Not a one could find anything to support this proposal. The scientific research by which I mean ‘peer reviewed” scientific research and not “peer forbidden to review research has long shown that removing the keystone predator from an ecosystem results in the death of the ecosystem. Even my Kindergarten class knew the ” Starfish Rule”. How can Secretary Jewell be unfamiliar with this example or the history of the drying up of Yellowstone in the aftermath of the extermination of its wolves? Something isn’t right!

  8. I have not found one true scientific piece of evidence that supports the delisting of wolves from the Endangered Species Act. When stable wolf pacts are split through slaughter of its members, inexperienced wolves will be forced to find food which could lead to predation of livestock. An experienced pack’s leaders will teach the young to hunt proper prey. Positive effects of the return of wolves include improvement of health of elk and deer populations, improvement to riverine and other areas where animals have overgrazed, increase in other species like wolverine, ravens, etc as wolves “set the table” for them when they take down big prey. Apart from scientific reasons, I implore you to use your heart. These are individuals whose family members are important to them. They are a species against which our federal government in the early 1900s committed a horrendous injustice through listening to the greedy of our nation. I am a strong supporter of President Obama, but his environmental record has been mediocre. One of the greatest reasons I vote Democratic is because that party has been much stronger on environmental issues. The Bush administration wreaked havoc on environment and wildlife. What a sad thing if the present administration, rather than try to amend that situation, would make it worse and be responsible for undoing decades of hard work to reduce this iconic species back to the land it once called home.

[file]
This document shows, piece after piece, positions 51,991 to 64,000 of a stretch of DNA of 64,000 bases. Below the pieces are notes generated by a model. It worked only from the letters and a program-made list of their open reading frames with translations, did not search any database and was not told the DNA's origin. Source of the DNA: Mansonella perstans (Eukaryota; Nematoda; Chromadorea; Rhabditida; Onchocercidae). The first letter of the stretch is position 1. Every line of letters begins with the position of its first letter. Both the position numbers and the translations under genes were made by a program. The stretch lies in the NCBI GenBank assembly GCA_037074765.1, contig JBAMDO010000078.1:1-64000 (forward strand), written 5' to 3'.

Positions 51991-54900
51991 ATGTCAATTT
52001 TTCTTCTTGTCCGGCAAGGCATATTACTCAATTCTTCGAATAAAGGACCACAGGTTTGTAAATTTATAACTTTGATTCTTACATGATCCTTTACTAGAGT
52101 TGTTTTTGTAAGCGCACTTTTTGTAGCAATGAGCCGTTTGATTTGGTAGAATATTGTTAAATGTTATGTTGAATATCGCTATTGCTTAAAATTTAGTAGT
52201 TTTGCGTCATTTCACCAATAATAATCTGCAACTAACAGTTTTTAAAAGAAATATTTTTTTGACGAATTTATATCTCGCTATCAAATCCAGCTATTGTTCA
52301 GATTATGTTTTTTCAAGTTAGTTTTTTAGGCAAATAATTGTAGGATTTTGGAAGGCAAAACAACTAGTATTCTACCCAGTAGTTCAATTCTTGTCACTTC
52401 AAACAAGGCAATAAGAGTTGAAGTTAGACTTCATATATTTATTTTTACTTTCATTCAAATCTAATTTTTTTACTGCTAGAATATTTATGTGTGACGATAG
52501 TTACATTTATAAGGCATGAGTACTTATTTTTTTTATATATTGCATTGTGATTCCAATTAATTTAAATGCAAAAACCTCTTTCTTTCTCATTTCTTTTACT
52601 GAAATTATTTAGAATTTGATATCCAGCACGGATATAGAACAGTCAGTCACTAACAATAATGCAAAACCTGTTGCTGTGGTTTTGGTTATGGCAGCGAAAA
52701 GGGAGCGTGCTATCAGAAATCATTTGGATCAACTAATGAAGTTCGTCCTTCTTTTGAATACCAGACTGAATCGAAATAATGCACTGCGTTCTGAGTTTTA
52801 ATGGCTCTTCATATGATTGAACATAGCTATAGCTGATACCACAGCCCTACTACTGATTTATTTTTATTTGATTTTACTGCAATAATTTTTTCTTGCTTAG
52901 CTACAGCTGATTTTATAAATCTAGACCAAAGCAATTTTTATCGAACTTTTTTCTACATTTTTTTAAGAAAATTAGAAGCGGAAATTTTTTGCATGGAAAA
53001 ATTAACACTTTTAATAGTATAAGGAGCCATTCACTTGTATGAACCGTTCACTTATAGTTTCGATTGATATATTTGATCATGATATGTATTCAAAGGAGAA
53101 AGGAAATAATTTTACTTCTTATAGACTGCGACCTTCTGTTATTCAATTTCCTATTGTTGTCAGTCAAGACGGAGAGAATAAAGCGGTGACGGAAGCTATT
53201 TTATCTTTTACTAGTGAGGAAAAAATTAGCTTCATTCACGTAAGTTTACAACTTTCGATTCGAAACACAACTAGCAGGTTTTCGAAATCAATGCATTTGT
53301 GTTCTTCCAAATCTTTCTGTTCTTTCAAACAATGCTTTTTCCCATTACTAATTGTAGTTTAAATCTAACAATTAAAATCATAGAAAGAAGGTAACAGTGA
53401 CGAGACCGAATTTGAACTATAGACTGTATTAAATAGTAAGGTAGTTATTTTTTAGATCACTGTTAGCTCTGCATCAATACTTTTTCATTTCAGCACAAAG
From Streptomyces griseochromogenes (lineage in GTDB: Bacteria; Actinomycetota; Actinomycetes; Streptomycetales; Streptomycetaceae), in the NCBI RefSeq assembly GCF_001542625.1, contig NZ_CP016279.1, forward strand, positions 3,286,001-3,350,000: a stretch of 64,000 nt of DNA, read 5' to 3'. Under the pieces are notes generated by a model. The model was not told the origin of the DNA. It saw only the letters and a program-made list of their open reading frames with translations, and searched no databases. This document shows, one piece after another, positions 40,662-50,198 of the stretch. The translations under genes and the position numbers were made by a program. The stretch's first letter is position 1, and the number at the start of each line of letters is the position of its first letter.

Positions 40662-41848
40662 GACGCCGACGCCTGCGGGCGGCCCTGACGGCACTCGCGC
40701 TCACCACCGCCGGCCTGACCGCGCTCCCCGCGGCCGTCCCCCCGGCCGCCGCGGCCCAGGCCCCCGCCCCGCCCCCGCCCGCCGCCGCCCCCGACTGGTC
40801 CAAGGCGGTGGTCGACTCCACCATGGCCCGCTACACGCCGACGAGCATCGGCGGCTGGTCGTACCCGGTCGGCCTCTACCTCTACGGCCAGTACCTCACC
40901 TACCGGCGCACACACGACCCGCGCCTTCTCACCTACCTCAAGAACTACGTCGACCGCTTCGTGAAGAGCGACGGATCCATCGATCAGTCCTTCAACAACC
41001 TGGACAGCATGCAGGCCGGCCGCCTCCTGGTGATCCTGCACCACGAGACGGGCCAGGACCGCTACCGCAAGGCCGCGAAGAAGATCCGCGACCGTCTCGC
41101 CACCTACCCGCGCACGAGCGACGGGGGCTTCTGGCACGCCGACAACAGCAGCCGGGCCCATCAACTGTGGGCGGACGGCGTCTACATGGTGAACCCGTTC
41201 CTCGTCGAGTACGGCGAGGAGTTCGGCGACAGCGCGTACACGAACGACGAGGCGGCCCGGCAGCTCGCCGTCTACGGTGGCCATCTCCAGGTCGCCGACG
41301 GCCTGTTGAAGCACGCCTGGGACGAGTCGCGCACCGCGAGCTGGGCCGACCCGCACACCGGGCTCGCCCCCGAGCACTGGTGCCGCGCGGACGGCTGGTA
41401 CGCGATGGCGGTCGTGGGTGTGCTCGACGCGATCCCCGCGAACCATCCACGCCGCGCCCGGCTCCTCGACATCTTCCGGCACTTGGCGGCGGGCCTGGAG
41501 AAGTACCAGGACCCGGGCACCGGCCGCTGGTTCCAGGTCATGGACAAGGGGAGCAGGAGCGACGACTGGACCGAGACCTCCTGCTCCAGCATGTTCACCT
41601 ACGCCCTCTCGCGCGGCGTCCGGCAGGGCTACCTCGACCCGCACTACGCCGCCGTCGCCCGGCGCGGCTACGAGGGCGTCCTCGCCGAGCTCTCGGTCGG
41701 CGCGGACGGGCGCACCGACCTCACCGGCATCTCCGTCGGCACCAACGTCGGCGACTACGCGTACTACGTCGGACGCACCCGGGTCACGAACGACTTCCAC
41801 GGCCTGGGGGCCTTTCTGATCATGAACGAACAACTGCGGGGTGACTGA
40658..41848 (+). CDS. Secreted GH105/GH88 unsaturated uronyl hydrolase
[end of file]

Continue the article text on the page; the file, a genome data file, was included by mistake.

9. Ms. Jewell, your refusal to listen to science and finish the job that so many people have worked for is shameful. It is obvious that You and your peers are succumbing to the pressure from special interests groups. It seems to me that the One thing I thought the Obama administration was doing well was to protect the environment and wildlife. Now I am 100 percent sure of the hypocrisy and lies of this administration. You are wasting our money!